This Halloween season reminds me of how busy the next few months will be with work and family stuff. Today Nov1st–All Saints Day is followed by All Souls Day and it’s a tradition in some Mexican households to honor the dead with an altar. Since I have a Mexican/Irish/Japanese family–we made an altar–seen below. We chose celebrities because we live in the US–where everything is entertainment–and because we didn’t want to lay the heaviness of a maudlin message on our kiddies so soon after they’d gorged themselves on Halloween candy, but we did want them to think of these folks–even if for a brief moment.
All celebrities, many died too young, many seemed indestructible–all of them mean something to us–perhaps that is the didactic task of much of these ethnic traditions–that they mean something to us that is different–for me–a highly acculturated Chicana professor from East LA–I grew up with these altars, with the smells, sounds, and the skulls. Candy skulls decorated with colored sugar and shiny objects. The altars juxtapose the sadness of loss with things that we think the departed might like-for Edgar Allan Poe, a shot of absinthe–why not? My daughter thinks Marilyn would have liked a Guinness–why not? I didn’t have any Glenlivet in the house otherwise I’d pour Tony Soprano his favorite drink–he’s gonna have to settle for my favorite–Glenfiddich.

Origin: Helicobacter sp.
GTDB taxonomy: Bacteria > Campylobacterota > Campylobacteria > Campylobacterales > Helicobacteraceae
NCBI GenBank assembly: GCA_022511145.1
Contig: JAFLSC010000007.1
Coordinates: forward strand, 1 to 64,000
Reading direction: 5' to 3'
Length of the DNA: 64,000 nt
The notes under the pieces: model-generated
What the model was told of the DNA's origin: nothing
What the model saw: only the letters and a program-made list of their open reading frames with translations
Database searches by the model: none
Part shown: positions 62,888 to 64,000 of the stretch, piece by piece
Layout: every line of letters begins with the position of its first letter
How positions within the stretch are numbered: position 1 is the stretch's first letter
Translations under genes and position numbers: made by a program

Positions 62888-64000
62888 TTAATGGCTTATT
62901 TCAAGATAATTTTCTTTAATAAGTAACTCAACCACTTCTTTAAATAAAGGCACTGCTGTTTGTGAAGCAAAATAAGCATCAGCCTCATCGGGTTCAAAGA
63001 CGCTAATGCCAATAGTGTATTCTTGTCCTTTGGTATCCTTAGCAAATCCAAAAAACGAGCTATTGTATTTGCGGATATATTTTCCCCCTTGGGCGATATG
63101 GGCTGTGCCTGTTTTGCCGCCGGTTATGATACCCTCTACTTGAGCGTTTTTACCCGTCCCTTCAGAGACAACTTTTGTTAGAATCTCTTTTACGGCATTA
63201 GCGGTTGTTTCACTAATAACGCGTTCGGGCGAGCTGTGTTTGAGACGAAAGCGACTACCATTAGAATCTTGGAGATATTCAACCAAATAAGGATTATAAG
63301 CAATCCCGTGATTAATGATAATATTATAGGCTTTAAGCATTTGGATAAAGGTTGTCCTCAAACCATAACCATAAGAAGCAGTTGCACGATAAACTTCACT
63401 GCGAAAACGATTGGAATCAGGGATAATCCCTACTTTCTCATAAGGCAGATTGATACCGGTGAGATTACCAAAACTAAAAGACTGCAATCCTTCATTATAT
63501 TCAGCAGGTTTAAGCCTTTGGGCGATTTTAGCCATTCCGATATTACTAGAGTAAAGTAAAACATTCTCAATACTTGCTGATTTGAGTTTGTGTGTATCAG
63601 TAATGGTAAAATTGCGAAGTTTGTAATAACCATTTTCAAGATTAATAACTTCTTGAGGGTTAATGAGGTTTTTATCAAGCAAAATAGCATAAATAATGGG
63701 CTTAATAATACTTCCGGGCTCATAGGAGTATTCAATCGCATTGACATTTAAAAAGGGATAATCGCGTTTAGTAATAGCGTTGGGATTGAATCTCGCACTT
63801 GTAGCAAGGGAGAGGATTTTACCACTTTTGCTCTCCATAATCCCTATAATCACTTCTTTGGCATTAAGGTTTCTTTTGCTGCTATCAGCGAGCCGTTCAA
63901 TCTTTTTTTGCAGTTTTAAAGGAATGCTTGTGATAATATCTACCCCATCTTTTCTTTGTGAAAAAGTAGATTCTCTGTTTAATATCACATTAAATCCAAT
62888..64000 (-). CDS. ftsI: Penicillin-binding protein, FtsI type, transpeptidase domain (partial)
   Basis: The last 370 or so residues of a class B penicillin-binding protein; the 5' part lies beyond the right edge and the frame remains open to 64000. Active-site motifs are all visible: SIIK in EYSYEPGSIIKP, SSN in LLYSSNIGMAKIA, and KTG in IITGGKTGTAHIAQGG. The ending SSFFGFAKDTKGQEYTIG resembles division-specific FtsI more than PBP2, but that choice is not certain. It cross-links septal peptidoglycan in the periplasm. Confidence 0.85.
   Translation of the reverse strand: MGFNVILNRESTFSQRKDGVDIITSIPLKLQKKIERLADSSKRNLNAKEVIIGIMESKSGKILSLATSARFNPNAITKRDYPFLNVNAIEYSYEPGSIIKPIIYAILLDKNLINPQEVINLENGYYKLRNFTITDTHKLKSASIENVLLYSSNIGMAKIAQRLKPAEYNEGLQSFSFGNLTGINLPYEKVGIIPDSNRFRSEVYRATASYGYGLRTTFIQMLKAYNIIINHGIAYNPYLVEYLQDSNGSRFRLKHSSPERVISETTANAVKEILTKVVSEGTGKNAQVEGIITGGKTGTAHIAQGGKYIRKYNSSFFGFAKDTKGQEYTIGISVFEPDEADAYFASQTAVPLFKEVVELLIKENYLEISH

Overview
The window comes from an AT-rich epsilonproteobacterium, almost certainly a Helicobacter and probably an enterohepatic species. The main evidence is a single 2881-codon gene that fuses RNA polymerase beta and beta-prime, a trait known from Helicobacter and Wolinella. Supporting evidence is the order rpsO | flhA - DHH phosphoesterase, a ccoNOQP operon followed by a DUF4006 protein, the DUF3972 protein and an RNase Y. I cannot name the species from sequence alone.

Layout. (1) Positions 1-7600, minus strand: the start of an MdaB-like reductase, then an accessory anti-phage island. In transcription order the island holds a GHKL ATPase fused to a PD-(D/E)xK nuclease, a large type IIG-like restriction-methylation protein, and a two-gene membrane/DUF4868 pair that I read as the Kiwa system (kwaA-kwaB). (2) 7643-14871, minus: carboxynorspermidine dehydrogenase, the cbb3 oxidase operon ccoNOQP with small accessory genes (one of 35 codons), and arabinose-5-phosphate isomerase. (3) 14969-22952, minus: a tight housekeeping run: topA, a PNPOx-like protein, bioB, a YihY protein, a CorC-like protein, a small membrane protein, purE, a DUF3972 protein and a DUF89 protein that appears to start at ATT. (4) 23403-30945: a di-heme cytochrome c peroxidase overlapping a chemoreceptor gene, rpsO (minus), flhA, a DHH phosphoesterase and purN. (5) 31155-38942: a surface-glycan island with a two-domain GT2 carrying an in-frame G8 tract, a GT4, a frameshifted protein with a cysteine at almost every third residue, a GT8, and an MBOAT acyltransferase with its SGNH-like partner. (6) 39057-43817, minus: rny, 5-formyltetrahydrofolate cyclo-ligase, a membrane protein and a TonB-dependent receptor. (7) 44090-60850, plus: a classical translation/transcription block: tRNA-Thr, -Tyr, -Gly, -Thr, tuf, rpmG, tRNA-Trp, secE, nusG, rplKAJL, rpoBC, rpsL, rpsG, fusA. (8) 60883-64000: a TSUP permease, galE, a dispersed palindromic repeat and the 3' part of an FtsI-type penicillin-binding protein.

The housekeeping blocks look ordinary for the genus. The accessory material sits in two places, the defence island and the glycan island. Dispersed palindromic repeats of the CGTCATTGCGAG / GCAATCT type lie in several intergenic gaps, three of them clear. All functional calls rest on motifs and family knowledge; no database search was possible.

For all of our celebrities, there are two loaves of Pan De Muerto –bread made with cinnamon, spices, and powered sugar often shaped in a cross. Just celebrities–fallible human beings, all whose art has and will outlive them. So we offer our remembrances to them–and with that mischievous calavera–laugh at Death that holds them and us no longer.